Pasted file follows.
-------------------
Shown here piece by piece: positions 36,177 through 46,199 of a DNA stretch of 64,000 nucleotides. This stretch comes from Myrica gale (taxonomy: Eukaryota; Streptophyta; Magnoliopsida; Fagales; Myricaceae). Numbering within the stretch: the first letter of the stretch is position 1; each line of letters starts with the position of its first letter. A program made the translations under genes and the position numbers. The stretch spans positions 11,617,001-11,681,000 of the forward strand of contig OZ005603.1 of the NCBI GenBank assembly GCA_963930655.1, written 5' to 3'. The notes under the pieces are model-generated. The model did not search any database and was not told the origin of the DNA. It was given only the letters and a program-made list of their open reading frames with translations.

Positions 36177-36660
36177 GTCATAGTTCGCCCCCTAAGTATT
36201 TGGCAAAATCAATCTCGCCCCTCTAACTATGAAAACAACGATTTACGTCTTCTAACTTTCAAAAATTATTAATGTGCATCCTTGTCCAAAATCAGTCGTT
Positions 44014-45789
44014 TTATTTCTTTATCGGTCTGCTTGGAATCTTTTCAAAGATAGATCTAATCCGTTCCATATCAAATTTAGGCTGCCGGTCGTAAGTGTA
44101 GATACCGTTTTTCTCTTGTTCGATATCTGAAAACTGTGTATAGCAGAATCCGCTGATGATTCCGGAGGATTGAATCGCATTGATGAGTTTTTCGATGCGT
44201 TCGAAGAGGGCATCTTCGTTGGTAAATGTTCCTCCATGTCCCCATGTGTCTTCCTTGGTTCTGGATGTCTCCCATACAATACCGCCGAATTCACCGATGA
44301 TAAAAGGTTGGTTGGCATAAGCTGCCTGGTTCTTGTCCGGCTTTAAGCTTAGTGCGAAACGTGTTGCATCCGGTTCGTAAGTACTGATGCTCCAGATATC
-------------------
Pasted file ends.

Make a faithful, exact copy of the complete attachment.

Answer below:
Shown here piece by piece: positions 36,177 through 46,199 of a DNA stretch of 64,000 nucleotides. This stretch comes from Myrica gale (taxonomy: Eukaryota; Streptophyta; Magnoliopsida; Fagales; Myricaceae). Numbering within the stretch: the first letter of the stretch is position 1; each line of letters starts with the position of its first letter. A program made the translations under genes and the position numbers. The stretch spans positions 11,617,001-11,681,000 of the forward strand of contig OZ005603.1 of the NCBI GenBank assembly GCA_963930655.1, written 5' to 3'. The notes under the pieces are model-generated. The model did not search any database and was not told the origin of the DNA. It was given only the letters and a program-made list of their open reading frames with translations.

Positions 36177-36660
36177 GTCATAGTTCGCCCCCTAAGTATT
36201 TGGCAAAATCAATCTCGCCCCTCTAACTATGAAAACAACGATTTACGTCTTCTAACTTTCAAAAATTATTAATGTGCATCCTTGTCCAAAATCAGTCGTT
Positions 44014-45789
44014 TTATTTCTTTATCGGTCTGCTTGGAATCTTTTCAAAGATAGATCTAATCCGTTCCATATCAAATTTAGGCTGCCGGTCGTAAGTGTA
44101 GATACCGTTTTTCTCTTGTTCGATATCTGAAAACTGTGTATAGCAGAATCCGCTGATGATTCCGGAGGATTGAATCGCATTGATGAGTTTTTCGATGCGT
44201 TCGAAGAGGGCATCTTCGTTGGTAAATGTTCCTCCATGTCCCCATGTGTCTTCCTTGGTTCTGGATGTCTCCCATACAATACCGCCGAATTCACCGATGA
44301 TAAAAGGTTGGTTGGCATAAGCTGCCTGGTTCTTGTCCGGCTTTAAGCTTAGTGCGAAACGTGTTGCATCCGGTTCGTAAGTACTGATGCTCCAGATATC